Now that WFH has become the norm rather than the exception and many companies have moved to hiring new employees without ever meeting in person, the next step in adapting to the new World of Work is to build onboarding practices that can accommodate new hires starting from a home office.
Employee onboarding is essential to helping new hires integrate into the company, the culture and the team. On-site this happens organically, but in the case of a remote employee, it has to be even more carefully planned and facilitated. Here are a few tips that will help reduce first-day jitters:
Roll Out the Virtual Welcome Mat
At least a week before their start date, make sure new hires have all the basic equipment they’ll need to get started, such as a laptop with all of the tools and apps their team uses already installed. If your company provided stipends for employees to set up an at-home office when your team first went remote, make sure that new hires receive this funding as well, so that they can build a comfortable remote work environment and feel cared for from the start.
Along with a welcome email that includes an agenda overviewing what to expect from their first week on the job, send them a handbook that explains which tools they will be using and how, as well as their personal credentials. Finally, mail them something that is company-branded, no matter your budget. It’s fun to get a box of swag, but even a new mug or a simple company sticker for their laptop or notebook can help new employees instantly feel like part of the team.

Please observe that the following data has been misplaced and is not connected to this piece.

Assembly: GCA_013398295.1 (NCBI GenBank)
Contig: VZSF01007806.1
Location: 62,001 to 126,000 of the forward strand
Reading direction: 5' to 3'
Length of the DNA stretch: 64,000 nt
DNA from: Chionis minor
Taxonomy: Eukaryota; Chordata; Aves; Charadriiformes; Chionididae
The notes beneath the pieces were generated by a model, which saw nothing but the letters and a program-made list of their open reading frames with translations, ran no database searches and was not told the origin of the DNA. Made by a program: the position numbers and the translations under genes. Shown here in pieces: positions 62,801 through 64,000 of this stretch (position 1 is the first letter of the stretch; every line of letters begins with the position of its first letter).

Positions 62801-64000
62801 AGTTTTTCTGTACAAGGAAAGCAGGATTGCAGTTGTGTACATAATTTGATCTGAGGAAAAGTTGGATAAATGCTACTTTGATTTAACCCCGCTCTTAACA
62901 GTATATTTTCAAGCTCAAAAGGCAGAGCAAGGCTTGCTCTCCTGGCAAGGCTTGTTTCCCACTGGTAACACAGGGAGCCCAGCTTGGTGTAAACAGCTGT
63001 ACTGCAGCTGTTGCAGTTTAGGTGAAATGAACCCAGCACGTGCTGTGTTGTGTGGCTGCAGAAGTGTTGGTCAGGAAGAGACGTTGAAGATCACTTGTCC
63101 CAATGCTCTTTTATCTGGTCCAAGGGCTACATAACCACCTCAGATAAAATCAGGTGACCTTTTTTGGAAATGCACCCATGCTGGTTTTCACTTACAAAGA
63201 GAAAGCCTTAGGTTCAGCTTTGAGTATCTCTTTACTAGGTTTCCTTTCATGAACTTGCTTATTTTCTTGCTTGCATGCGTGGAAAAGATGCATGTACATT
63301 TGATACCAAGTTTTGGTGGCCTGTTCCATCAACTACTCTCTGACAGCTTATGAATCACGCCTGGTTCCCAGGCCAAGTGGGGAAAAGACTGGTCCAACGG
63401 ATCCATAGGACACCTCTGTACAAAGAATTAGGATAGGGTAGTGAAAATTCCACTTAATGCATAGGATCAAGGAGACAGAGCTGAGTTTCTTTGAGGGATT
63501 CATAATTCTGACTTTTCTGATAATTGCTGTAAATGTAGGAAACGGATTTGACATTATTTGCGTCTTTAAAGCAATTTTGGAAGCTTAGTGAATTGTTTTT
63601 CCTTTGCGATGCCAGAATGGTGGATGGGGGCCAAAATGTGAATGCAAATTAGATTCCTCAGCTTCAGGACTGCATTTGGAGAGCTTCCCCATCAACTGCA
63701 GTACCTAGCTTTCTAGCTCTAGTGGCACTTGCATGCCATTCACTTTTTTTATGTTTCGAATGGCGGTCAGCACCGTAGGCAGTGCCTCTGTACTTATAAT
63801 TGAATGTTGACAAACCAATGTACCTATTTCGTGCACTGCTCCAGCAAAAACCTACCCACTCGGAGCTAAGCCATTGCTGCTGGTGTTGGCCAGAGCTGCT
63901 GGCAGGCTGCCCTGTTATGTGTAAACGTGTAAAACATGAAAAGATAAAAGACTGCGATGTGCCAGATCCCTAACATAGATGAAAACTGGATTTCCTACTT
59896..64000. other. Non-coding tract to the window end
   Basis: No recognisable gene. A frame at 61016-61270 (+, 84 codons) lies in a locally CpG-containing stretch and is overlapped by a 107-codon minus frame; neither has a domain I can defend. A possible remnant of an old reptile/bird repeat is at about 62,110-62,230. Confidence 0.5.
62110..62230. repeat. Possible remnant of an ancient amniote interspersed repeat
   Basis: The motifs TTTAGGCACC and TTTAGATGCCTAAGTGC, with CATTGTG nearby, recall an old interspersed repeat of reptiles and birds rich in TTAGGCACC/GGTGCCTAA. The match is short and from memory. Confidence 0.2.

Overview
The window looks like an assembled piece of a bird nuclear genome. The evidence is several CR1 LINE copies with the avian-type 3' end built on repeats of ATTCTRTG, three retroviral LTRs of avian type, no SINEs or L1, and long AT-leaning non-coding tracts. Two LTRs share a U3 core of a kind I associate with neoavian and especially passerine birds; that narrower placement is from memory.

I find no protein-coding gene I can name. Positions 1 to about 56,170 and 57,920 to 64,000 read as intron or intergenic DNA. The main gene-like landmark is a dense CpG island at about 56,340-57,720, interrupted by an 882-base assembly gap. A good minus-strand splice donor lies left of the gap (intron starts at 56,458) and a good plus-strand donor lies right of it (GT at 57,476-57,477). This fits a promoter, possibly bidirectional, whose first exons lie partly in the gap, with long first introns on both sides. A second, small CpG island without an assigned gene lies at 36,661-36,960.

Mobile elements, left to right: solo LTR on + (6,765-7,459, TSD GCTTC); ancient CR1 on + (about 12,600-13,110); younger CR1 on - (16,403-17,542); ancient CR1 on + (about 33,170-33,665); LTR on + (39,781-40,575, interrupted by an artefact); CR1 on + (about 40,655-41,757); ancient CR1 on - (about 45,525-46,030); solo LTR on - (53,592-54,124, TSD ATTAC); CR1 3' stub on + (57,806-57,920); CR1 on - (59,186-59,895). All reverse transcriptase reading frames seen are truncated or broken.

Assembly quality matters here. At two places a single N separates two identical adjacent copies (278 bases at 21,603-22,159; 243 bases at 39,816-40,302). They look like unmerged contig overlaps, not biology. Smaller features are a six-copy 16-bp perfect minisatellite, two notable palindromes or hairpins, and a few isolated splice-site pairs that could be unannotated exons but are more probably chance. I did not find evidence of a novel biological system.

Walk Through Corporate Operations
Take some time on their very first day to explain the company vision and mission, helping them understand how what they do will help achieve the overall company objectives and feel pride in their role. Provide information about work policies, and other guidelines they need to follow during working hours, and make sure that you’re maintaining and updating your employee handbook on your intranet site so that they can readily access information and find answers to their questions.
Assign a Mentor or a Buddy
Of course, it can be easy for a remote hire to spend their entire first week with HR and their direct supervisor discussing details and logistics; after all, these people are responsible for successfully onboarding them to the role. But it’s critical that new hires can also find a peer to connect with early — which doesn’t always happen organically when teams aren’t sharing a physical office space.
Assign your new hire a mentor or a buddy from their team, who isn’t their supervisor or manager. Schedule check-ins for this “buddy” to connect with their new teammate daily throughout their first week, so that the new employee can ask questions, confirm what they’ve learned, and build an ally. Once you’ve identified the mentor, set up a video call introduction on day one, so that the new hire feels supported from the start.
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